Wednesday, September 25, 2013

Racing - Getting A Sponsor

It's that time of year, the time when clubs and races need to re-up for next year. Some racers/riders even start thinking about starting up their own club/team/race. Inevitably the whole topic of money comes up. It costs money to hold a race. It costs money to buy race kits. It costs money just to buy club jerseys.

So the question is, can we get sponsors to help offset the costs?

Well, that's a good question.

Okay, first off, sponsors can give you either money or merchandise or discounts on merchandise you buy. Money sponsors are the Holy Grail - that's what makes teams and clubs work. Merchandise sponsors, not as much. If it's a shop that's offering a discount they're losing potential profit but as long as the riders pay whatever they're supposed to pay there usually isn't any cost to the shop, especially if the shop makes an agreement with their vendor/s.

This isn't to undervalue shop sponsorships, it's just pointing out that selling stuff at close to cost is very, very different from giving that stuff away, and significantly different from writing a check.

Clubs, especially the larger ones, may work out a deal with the custom clothing companies to get a break on price. Such discounts can be passed on to the members, saving the members money.

That's all good but there will still be costs. Typically you'll need to do some artwork, they may/will be some legal/federation fees to make the club/team official, and you may want to start up a website (domain and hosting fees).

To pay for that stuff you either need to charge dues, make money for the club/team through some kind of activity (bike race, bike ride, bake sale, whatever), or find a money sponsor.

Money sponsors come in two flavors:

1. Loves cycling, just wants an excuse to spend money to see their logo/name on a kit.

Usually this is a rider who also happens to own a business, or whose employer decides that part of that employee's expense could be some money thrown at a bike team. Typical are the sponsors of a club I ran many years ago - the car place was owned by a rider's dad. The tooth place was owned by a rider. A clothing designer (Alexander Julian) designed the colors - he was a client of a team member.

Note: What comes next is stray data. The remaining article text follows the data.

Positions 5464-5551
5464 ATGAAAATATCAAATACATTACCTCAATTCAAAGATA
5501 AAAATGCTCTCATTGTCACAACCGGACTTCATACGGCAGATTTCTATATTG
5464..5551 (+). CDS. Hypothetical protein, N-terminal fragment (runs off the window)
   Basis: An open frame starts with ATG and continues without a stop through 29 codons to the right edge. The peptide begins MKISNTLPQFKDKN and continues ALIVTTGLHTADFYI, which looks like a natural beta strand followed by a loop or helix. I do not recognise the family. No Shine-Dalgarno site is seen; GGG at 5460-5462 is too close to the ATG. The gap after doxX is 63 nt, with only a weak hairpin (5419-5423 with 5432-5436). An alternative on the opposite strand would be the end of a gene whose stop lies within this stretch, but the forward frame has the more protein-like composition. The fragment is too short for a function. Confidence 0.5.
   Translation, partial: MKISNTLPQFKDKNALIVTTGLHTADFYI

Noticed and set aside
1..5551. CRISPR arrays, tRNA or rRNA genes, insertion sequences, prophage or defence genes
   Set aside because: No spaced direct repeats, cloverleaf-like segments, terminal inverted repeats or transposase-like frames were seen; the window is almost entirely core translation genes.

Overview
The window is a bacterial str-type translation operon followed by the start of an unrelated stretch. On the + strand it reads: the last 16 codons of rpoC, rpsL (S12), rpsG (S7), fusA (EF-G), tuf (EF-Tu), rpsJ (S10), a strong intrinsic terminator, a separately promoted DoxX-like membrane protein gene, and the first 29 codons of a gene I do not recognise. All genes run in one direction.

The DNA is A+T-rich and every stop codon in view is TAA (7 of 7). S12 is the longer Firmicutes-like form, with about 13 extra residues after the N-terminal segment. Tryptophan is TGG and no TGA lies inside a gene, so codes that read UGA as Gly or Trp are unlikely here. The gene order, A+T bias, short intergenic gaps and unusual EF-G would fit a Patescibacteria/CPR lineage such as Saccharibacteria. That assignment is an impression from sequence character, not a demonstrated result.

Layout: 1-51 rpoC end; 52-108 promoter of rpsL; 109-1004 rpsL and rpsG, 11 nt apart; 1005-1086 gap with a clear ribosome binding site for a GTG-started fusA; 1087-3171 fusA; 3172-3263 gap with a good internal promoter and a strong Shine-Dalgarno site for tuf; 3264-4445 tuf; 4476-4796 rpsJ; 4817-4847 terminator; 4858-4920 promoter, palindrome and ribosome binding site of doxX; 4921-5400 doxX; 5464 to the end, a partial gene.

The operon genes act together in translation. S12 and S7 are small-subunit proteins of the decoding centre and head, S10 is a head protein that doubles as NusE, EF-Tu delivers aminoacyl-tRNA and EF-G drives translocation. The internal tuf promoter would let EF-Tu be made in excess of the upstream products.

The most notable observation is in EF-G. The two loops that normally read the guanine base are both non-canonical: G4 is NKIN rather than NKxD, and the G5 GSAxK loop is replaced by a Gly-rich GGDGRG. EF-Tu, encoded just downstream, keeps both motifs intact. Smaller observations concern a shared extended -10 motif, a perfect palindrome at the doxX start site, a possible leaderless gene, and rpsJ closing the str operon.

The jersey described above.

The sponsor doesn't expect to get anything out of it. This kind of sponsor might be good for a small club, where it's relatively small amounts of money, $500 here, $1000 there. In our case we needed to cover very expensive artwork fees. Any leftovers went to reducing the cost per piece to the members. The clothing wasn't free but it was certainly less expensive than it could have been.

These charitable sponsors also works for ultra-huge teams, like BMC (Andy Rihs, CEO of Phonak, also owns BMC) or Mapei (whose owner was a cycling fanatic). High Road was personally sponsored by Bob Stapleton; Slipstream is Doug Ellis. These people have money and passion and decided to put some of their money up to do what they wanted to do, what they thought was right, or because they wanted a bike team.

It's sort of like a cheap version of sponsoring an F1 driver - some drivers have personal sponsors to the tune of millions of Euros. Currently at least one of those drivers is sponsored by his dad, and since his dad is essentially buying the team, the son may/will get one of the two cars in 2014.

2. Actual business sponsor. This kind of sponsor wants a return on their money.

You don't need to know the sponsor - you just need to make them a lot of money. Sometimes a sponsor may be a combination of both, but a charitable sponsor won't be as demanding as an actual business sponsor.